[Bryan here. We have a guest blogger this week: Chris Weber of Casaba Security will be talking about his company’s new free web application security auditing tool, Watcher. We on the SDL team are pretty excited about it, especially because it verifies several SDL requirements and recommendations that we previously had no automated tool support for. We’re also looking at the possibility of incorporating Watcher as a new SDL recommendation in a future version of the SDL.]
Hi everyone, this is Chris Weber of Casaba Security writing a guest blog post to tell you about our new Watcher tool for web-app security auditing and testing. Watcher is a plug-in for Eric Lawrence’s Fiddler proxy aimed at helping developers and testers find security issues in their web-apps fast and effortlessly. Because it works passively at runtime, you have to drive it by opening a browser and cruising through your web-app as an end user. For the developer, the tool can provide a quick sanity check, so you can find problems and hot-spots that warrant further attention. In the hands of a pen-tester it can assist in finding issues that lead to other attacks like XSS and CSRF.
So what does it find? In its first public release we shipped with more than 35 checks. Some of these checks provide coverage for Microsoft SDL requirements and OWASP recommendations. Some are informational and some identify hot-spots that might lead to vulnerabilities such as XSS. It aims to find issues that are obvious but sometimes hidden or overlooked. For example, Moxie Marlinspike recently talked at Black Hat and mentioned the insecurity of hosting an HTTP/S form inside of an insecure HTTP landing page. While there may not be visual indicators for this pattern in the browser, Watcher includes a check to report on it. Watcher looks for issues related to cross-domain mashups, user-controlled HTML (potential XSS), open redirects, insecure handling of cookies, Unicode, and other sources of vulnerability such as:
· User-controllable cross-domain references
· Potential XSS with user-controllable HTML attribute values such as href, form action, etc.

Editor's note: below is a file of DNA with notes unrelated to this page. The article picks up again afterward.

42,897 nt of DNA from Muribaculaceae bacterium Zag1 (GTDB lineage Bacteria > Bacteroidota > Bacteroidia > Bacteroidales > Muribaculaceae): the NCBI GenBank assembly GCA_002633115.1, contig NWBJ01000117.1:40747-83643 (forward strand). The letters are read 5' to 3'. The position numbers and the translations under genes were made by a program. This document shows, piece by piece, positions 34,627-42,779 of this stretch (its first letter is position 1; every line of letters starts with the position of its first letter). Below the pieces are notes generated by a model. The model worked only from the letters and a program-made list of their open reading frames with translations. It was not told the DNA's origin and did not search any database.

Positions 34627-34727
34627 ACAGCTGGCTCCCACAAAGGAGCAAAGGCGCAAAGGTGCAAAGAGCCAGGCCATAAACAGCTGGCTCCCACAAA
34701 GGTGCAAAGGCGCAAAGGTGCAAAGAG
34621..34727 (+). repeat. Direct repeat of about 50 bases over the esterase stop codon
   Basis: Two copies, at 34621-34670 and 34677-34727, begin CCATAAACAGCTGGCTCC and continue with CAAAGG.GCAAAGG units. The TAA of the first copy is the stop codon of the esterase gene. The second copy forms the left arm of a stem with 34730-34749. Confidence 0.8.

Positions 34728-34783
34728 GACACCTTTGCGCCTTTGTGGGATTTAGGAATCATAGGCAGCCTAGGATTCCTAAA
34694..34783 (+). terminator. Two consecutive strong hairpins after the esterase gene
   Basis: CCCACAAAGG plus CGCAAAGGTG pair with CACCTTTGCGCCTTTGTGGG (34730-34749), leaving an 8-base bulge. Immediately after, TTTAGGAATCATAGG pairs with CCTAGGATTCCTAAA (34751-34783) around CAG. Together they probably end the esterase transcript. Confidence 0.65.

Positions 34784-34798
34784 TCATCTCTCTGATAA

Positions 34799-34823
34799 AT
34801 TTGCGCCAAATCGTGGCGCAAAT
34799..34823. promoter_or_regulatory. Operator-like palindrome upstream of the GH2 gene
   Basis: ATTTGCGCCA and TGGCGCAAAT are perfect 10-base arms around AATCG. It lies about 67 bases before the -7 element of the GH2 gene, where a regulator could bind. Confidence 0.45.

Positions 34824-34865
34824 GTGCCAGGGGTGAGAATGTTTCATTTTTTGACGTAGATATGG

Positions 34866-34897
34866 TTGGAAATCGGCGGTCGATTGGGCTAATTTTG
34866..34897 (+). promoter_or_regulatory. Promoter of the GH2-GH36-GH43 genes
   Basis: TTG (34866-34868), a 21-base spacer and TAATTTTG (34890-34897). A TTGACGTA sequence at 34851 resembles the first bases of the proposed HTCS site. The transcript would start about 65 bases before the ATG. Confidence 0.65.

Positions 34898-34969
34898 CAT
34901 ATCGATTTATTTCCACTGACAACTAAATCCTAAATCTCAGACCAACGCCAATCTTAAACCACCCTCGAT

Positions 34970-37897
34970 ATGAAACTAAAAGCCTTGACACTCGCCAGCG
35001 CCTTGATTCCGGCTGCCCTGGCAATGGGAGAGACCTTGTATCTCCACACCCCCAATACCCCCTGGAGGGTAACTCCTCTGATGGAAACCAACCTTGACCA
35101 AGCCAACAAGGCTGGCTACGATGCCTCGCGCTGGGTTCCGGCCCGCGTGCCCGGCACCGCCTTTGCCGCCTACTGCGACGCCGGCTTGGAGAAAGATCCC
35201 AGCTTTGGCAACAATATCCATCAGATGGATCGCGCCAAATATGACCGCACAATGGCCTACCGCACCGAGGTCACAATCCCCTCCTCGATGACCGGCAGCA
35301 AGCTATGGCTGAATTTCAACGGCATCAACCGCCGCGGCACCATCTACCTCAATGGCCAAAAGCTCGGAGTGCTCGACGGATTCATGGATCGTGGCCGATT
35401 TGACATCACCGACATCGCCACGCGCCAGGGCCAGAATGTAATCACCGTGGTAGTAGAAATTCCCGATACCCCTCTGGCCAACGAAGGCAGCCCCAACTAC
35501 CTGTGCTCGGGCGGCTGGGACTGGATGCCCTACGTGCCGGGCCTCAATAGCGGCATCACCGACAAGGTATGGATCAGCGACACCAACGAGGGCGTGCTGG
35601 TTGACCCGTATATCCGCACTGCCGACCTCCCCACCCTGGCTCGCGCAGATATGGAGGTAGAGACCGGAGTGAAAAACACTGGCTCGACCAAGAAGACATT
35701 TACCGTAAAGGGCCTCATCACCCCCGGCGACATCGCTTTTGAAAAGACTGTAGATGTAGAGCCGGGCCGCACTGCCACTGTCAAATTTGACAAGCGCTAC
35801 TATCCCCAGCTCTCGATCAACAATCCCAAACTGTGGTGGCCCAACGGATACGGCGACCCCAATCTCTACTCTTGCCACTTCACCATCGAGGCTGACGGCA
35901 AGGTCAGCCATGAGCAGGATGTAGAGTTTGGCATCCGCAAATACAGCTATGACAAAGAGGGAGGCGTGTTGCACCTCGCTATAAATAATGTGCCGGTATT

· Cross-domain form POSTs
· Cookies that don’t set the ‘HTTPOnly’ flag
· Cookies set over SSL that don’t include the ‘secure’ flag
· Loosely-scoped cookies
· Open redirects which can be abused by spammers and phishers
· Insecure Flash object parameters useful for cross-site scripting
· Insecure Flash crossdomain.xml
· Insecure Silverlight clientaccesspolicy.xml
· Charset declarations which could introduce vulnerability (non-UTF-8)
· User-controllable charset declarations
· Charset mismatches between HTTP and HTML
· Dangerous context-switching between HTTP and HTTPS
· HTTP pages insecurely loading HTTPS forms
· Insufficient use of cache-control headers when private data is concerned (e.g. no-store)
· Potential HTTP referer leaks of sensitive user-information
· Information disclosure from URL parameters
· Source code comments worth a closer look
· Insecure authentication protocols like Digest and Basic
· SSL certificate validation errors
· SSL insecure protocol issues (allowing SSL v2)
· Unicode ill-formed UTF-8 byte sequences
· SharePoint servers with insecure configurations
This tool is planned for release under an Open Source license, and is designed for extensibility so that new checks can be added either in the main source or as individual assemblies. I’m hoping that some people may want to get involved in adding new checks and improving existing ones.
Setup is simple – install and run Fiddler, then launch the Watcher setup installer, or manually drop the Watcher DLL’s in Fiddler’s ‘scripts’ folder. Inside Fiddler, click Watcher’s “Security Auditor” tab and click ‘enable’. At this point the findings will start showing for any domain. To narrow things down, you’ll want to configure Watcher with the domain name you’re concerned about, and add any trusted domains you want to include. By narrowing things down, you’ll actually enable another set of important checks – the cross-domain checks. Domain names support wildcards like *.contoso.com, and even simple regex patterns so you could just type in ‘contoso. For reporting, Watcher writes out to a list view table, including severity levels and a link back to the detailed request/response in Fiddler. The findings can be sorted, filtered, and exported to XML. A screenshot of the reporting interface is below.
You can download the Watcher binaries and sources, access bug tracking, forums, and documentation at http://websecuritytool.codeplex.com/. Be sure to first download the Fiddler tool from http://www.fiddlertool.com/.
I hope some of you can find it as useful as we have – please drop a message on the CodePlex forums, or send an email to me with questions, ideas for new checks, or feedback. Happy bug hunting!